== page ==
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IISER Bhopal team creates organic molecules that emit near-infrared light

Bhopal, May 8 (IANS) Researchers at the Indian Institute of Science Education and Research (IISER) Bhopal have created a new family of organic molecules that emit light in the near-infrared (NIR) range, opening possibilities for OLEDs for various applications.

Light-emitting diodes or LEDs are tiny light-emitting devices that are commonly used in applications such as television screens, gadget displays, etc. They are different from traditional filament bulbs in that while bulbs emit light when heated, LEDs emit light when electricity (in the form of electrons) passes through them.

OLEDs are a form of LEDs where the light emitting materials are organic molecules — chemicals made largely of carbon and hydrogen.

Although visible light-emitting OLEDs have already found mass application in displays for gadgets, televisions, and lighting, producing NIR-emitting OLEDs is challenging due to their unique molecular energy structure.

Light-emitting molecules generate light when electrons fall from a high energy state (HOMO) to a low energy state (LUMO) inside the molecule, and the colour of the emitted light depends on the energy difference between the two states. The energy difference in organic molecules corresponds to visible light, making visible light-emitting OLEDs easier to design.

The team at IISER created new organic molecules that have a very low-energy LUMO. This means that the energy difference between LUMO and HOMO is smaller, resulting in near-infrared light.

“We have achieved a nitro group containing polycyclic aromatic molecules that exhibit fluorescence (light emission) in the near-IR wavelengths,” said Prof. Jeyaraman Sankar, IISER Bhopal, in a statement.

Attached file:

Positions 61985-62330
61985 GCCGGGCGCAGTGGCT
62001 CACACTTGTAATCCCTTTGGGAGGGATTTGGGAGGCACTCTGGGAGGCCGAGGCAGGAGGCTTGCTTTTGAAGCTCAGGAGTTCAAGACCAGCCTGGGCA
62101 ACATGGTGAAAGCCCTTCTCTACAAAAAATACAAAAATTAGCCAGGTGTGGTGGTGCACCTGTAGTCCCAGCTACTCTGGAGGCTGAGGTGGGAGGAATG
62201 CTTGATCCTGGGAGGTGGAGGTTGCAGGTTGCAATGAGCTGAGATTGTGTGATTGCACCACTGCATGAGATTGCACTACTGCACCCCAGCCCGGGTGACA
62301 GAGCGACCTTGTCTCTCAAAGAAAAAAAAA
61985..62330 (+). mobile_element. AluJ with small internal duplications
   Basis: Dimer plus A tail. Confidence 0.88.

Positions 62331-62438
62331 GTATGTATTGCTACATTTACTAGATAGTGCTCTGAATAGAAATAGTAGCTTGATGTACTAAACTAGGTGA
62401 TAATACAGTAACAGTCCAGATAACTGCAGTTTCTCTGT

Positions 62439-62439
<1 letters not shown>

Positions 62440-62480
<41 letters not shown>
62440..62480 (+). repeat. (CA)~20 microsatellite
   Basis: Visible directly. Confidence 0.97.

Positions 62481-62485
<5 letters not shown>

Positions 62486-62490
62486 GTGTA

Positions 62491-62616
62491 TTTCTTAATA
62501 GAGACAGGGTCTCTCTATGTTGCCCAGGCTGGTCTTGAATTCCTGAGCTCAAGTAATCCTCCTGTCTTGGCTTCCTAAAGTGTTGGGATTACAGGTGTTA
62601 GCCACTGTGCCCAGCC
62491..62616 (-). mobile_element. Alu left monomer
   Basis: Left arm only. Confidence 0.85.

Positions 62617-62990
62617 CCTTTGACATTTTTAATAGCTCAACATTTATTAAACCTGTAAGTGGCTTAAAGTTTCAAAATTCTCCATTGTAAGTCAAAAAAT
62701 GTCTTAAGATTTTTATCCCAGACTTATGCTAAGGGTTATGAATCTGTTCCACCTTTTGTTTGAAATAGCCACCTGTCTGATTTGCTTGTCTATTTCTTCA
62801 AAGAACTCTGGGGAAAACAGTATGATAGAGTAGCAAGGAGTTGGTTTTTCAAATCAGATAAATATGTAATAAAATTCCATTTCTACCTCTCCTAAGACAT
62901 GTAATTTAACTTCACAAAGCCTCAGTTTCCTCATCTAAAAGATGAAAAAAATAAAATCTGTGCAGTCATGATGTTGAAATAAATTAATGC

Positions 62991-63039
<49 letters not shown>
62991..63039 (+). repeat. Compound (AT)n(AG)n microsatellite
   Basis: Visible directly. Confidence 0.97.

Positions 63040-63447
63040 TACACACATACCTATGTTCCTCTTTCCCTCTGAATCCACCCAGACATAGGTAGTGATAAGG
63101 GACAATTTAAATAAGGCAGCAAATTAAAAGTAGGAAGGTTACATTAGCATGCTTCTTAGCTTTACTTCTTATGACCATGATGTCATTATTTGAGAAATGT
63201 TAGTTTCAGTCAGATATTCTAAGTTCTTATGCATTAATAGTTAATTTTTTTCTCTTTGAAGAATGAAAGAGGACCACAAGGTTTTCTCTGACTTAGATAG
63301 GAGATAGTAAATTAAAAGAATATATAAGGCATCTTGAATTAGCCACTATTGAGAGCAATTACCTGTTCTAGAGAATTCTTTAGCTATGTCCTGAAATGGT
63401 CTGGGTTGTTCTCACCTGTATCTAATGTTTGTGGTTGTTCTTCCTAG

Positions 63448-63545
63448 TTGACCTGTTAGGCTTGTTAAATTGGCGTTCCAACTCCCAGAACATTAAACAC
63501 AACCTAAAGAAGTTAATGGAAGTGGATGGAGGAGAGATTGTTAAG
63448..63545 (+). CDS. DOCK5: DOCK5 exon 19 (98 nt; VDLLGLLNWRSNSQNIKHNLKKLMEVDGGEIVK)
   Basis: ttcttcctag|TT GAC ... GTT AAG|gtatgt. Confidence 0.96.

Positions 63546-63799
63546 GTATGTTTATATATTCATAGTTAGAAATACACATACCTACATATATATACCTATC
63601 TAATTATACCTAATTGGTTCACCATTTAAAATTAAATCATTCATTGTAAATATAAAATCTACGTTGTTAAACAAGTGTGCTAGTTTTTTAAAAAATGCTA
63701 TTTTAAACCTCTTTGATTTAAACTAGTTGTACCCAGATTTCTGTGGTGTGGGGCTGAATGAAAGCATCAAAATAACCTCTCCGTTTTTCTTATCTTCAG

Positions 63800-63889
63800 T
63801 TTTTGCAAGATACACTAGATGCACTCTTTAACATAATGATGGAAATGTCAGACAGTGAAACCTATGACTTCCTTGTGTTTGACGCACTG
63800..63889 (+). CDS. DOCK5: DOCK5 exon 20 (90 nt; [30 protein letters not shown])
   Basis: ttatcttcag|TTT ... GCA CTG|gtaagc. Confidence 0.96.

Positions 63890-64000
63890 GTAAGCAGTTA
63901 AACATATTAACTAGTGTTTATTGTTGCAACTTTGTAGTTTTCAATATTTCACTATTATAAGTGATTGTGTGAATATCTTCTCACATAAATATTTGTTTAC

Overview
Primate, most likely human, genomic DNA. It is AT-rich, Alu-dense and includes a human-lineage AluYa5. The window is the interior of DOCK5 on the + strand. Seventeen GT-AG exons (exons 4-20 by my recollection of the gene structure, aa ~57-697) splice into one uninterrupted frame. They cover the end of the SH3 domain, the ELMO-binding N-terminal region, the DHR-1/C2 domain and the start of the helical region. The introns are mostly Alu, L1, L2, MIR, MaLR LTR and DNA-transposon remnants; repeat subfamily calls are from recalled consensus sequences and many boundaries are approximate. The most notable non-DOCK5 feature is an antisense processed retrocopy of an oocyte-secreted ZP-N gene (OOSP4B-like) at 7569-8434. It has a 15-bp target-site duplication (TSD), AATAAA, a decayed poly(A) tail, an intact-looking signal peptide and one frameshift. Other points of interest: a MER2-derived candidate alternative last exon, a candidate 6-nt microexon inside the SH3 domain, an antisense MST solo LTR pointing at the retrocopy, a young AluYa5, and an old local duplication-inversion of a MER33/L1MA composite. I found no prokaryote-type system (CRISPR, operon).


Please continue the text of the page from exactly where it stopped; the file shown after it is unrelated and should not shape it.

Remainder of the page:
The team’s new approach to obtaining stable electron-deficient molecules with NIR emission using nitration as a strategy is unique and has been published in the journal of the Royal Society of Chemistry – Chemical Science.

The innovation lay in fine-tuning the structure of the nitro-group-containing molecules that typically do not fluoresce and are therefore usually non-light-emitting.

Another challenge is to position the emission in the near-IR region. The team engineered the structure of the molecules such that they emit near-IR light. In addition, the synthesised molecules show strong electron affinity values, excellent stability, and structural rigidity.

The fluorescence quantum yields (the amount of near-IR light emitted) are among the best for any known near-IR light-emitting electron-deficient materials, the team said.

Apart from their use in OLED applications, the strong electron affinity, NIR emissive nature, high stability, and redox robustness of these molecules make them excellent candidates for catalysts.

These molecules can also be used for near-IR devices that help in side effect alleviation, after selected chemotherapy procedures.

The potential applications for near-IR-emitting OLEDs are vast, including biomedical sensors, short-range communication, night vision, and security.

The discovery could potentially extend the use of organic light-emitting devices beyond visible light, with implications in a range of applicationsAfrom medical equipment to advanced security gadgets, the researchers said.



Agency News Desk
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